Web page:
Opinion Trump is incapable of telling America's story of racial redemption

23:02  18 september  2020
23:02  18 september  2020 Source:   washingtonexaminer.com

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President Trump’s clumsy Thursday speech, given inappropriately at the shrine to thoughtful patriotism that is the National Archives, missed making a timely and useful point.

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The president gave a demagogic screed criticizing the New York Times’s 1619 Project. But the problem with left-wing revisionist American history is not that it discusses slavery. It’s that it insufficiently emphasizes that the expressed, yet unfulfilled, ideals of the Declaration of Independence and America’s Judeo-Christian principles inspired the Union’s massive Civil War sacrifices to free the slaves — and the heroic civil rights movement for a century after.

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The too-slow rejections of slavery and Jim Crow are hard and painful, but good and hopeful stories of growth, with seeds planted in the best parts of our founding and in the Bible. That’s what the extreme Left and now also the Right both underplay, the redemptive grace operating within the story, and why a holistic version of American history is needed — and true.

Trump’s speech made a brief off-hand gesture in this direction, but it’s a key point of the whole plot. Trying to tell America’s story without full reference to slavery and segregation is like trying to explain Easter without Good Friday: The suffering, resurrection, and hope are inextricable.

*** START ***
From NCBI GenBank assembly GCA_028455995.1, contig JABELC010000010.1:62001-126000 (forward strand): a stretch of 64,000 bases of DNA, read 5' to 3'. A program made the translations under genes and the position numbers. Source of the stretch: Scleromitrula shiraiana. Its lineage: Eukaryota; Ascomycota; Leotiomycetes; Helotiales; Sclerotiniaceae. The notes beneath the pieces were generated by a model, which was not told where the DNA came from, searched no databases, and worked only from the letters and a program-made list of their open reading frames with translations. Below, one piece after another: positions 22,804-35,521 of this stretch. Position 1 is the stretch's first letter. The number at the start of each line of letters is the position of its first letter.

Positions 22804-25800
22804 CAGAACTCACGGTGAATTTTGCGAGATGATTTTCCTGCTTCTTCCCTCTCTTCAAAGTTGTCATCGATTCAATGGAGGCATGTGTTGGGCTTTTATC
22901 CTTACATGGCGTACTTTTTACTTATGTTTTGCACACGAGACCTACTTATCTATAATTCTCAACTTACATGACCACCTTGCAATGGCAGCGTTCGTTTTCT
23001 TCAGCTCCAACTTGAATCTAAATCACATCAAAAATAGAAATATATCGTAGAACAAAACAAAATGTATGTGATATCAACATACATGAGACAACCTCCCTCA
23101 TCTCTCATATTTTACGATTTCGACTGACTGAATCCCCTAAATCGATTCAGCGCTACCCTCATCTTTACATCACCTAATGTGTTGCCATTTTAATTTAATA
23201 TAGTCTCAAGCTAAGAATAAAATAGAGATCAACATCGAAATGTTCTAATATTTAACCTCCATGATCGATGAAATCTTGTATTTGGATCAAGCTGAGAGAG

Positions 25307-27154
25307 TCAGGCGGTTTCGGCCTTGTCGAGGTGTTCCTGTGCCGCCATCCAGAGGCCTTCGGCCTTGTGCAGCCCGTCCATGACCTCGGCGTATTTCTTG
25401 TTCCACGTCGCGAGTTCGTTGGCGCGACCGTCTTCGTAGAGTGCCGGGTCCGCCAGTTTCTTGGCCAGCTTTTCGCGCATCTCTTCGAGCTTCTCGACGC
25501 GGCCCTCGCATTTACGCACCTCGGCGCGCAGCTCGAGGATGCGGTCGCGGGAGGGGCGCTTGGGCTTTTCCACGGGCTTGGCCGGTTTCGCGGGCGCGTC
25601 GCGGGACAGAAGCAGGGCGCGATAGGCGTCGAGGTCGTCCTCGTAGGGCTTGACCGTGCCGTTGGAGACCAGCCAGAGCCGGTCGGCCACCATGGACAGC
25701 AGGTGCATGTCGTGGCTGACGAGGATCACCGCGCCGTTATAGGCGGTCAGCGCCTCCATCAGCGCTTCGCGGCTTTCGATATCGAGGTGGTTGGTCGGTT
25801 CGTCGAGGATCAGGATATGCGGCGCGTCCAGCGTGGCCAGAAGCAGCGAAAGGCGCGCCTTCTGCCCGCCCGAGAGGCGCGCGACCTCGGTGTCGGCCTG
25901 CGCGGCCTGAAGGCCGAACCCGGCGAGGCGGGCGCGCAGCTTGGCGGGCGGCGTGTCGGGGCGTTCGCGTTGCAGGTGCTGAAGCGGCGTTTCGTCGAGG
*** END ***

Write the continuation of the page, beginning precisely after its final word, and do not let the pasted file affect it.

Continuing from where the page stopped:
Arsonists and looters, iconoclasts and vandals, and rioters of any stripe deserve the condemnation of all. Individual lawmen are as subject to fair criticism as anyone, while the 99% of good police officers deserve society’s prayers and support as matters of both moral justice and practical survival. Black citizens ought to, but too often do not yet, feel safer when a policeman is present.

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Shame on politicians of either party who will not speak such plain and simple truths. But Trump is a poor spokesman for these verities. Contrary to his carnival-barker assertions of patriotism in Thursday’s speech, Trump often morally equates the United States with Putin’s Russia; nobody runs down our country quite like he does. Far from supporting law and order, Trump is often the subject of predicated criminal investigations. He repeatedly attacks lawmen, calling for their imprisonment, while maligning judges and suggesting that whistleblower witnesses should be treated like treasonous spies (with the death penalty, if you couldn't read between the lines).

Rarely has any man in public office been less fit for the obvious and important task of the moment (bringing our wounded country together to face shared challenges) than our current president. He seems handicapped by an emotional inability to care about anyone or anything bigger than himself and his psychological needs in the moment.

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Of course, all of this takes place in a larger context. Republicans, from the conservative to the progressive variety, have always had a complex historical relationship with both race and immigration. The Grand Old Party began with many of its members schizophrenically and simultaneously embracing both high-minded abolitionism regarding slavery and “Know Nothing”-ism seeking to keep Catholic immigrants down economically, politically, and socially.